State Senator John Liu, along with community members and members of the NYS Department of Transportation (DOT) broke ground on the new green barrier along the northbound Clearview Expressway between 18th Avenue and 26th Avenue on Thursday, Nov. 17.
Among those also in attendance were Assemblyman Edward Braunstein, DOT Regional Director Craig Ruyle and Bayside Town Houses President Jon Rosenblum.
When the plants fully grow, they will help to decrease noise and air pollution to the nearby Bayside Town House community. Planting work along the side of the Clearview Expressway is expected to conclude around mid-December.
“Queens residents here in Bayside have long endured excessive noise, stink and eyesores from the Clearview Expressway,” Liu said. “This green barrier will not only insulate this stretch of our community from the persistent din of traffic along the Clearview Expressway, it will also contribute to the beautification and protection of our environment without the unsightliness of traditional sight and sound barrier walls. Many thanks to the state DOT and residents of the Bayside Town House community for working with our office and thinking outside the box to find creative solutions to these long-standing quality-of-life issues.”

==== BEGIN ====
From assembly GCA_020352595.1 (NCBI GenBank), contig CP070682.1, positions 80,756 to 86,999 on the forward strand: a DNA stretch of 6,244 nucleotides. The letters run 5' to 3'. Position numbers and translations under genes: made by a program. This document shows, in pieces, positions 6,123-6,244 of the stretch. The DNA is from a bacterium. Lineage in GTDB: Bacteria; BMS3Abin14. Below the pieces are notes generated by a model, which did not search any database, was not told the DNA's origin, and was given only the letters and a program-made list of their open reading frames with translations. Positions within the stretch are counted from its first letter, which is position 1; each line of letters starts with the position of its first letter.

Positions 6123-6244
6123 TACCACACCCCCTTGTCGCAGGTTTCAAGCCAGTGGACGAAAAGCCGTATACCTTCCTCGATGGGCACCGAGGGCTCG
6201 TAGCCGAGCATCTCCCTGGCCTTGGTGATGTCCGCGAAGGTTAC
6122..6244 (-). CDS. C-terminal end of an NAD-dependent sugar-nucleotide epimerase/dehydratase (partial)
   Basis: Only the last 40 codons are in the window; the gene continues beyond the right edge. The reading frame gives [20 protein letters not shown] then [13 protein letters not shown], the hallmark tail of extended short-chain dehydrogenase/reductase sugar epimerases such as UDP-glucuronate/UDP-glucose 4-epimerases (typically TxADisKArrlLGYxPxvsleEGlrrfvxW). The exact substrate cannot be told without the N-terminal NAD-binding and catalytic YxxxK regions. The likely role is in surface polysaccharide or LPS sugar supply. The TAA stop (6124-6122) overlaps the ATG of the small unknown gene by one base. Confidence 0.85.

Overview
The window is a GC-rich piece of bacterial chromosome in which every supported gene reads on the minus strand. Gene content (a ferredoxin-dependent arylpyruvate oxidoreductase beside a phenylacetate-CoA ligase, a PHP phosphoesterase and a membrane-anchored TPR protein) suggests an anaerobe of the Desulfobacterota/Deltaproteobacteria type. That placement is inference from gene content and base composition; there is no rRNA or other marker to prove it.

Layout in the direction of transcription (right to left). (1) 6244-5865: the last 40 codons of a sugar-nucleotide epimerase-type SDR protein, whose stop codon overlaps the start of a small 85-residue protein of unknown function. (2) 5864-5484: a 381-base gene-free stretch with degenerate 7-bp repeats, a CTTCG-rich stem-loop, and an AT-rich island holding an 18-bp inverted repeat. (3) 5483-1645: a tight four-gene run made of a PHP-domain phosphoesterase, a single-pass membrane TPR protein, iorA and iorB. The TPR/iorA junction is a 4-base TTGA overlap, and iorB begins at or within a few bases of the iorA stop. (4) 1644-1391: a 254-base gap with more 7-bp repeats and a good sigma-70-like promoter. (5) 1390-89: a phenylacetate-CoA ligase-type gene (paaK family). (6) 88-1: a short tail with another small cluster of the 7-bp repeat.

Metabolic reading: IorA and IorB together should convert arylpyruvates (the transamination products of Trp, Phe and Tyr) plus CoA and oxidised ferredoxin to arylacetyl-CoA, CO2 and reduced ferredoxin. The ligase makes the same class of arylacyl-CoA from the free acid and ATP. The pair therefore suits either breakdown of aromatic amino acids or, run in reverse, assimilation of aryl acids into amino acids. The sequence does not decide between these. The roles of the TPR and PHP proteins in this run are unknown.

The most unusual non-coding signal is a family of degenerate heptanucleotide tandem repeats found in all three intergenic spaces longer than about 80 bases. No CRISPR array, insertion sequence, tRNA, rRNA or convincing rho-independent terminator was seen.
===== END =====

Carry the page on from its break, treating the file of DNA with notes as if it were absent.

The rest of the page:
Members of the Bayside Town House community had been dealing with visual, noise and air pollution from the adjacent Clearview Expressway for many years and looked to Liu for help.
Liu was able to secure $250,000 in funding for the green barrier to help improve the neighborhood’s quality of life.
“Noise pollution is not only a nuisance, but a hazard that can adversely impact public health and overall quality of life,” Braunstein said. “The green sound barrier that is being constructed along the Clearview Expressway will serve to mitigate the burden of noise pollution and provide necessary relief. I thank Senator Liu for securing funding and NYS DOT for their planning and execution to make this project a reality for Bayside residents who live near this active thoroughfare.”
Approximately 350 evergreens will make up the green barrier. Once it’s fully grown, it will provide dense, year-round vegetation among the existing deciduous trees between nearby homes and the highway. According to the DOT, research has shown that evergreens are a visually appealing and effective noise blocking plant that are effective at absorbing high frequency sounds provide a year-round visual barrier. The plantings will consist of a mixture of eastern red cedar, mountain laurel, American holly and viburnum that will grow to about 10 to 15 feet tall in five to 10 years.
“These plantings will not only enrich the environment but also help to enhance the quality of life for residents living along the northbound Clearview Expressway at this location,” Ruyle said. The New York State Department of Transportation is pleased that the project is now getting underway.”
“The Clearview Expressway has been an ongoing problem for our community and we’re happy this project is coming to fruition,” Rosenblum said. “Many thanks to Senator Liu and our partners in government for making it happen.”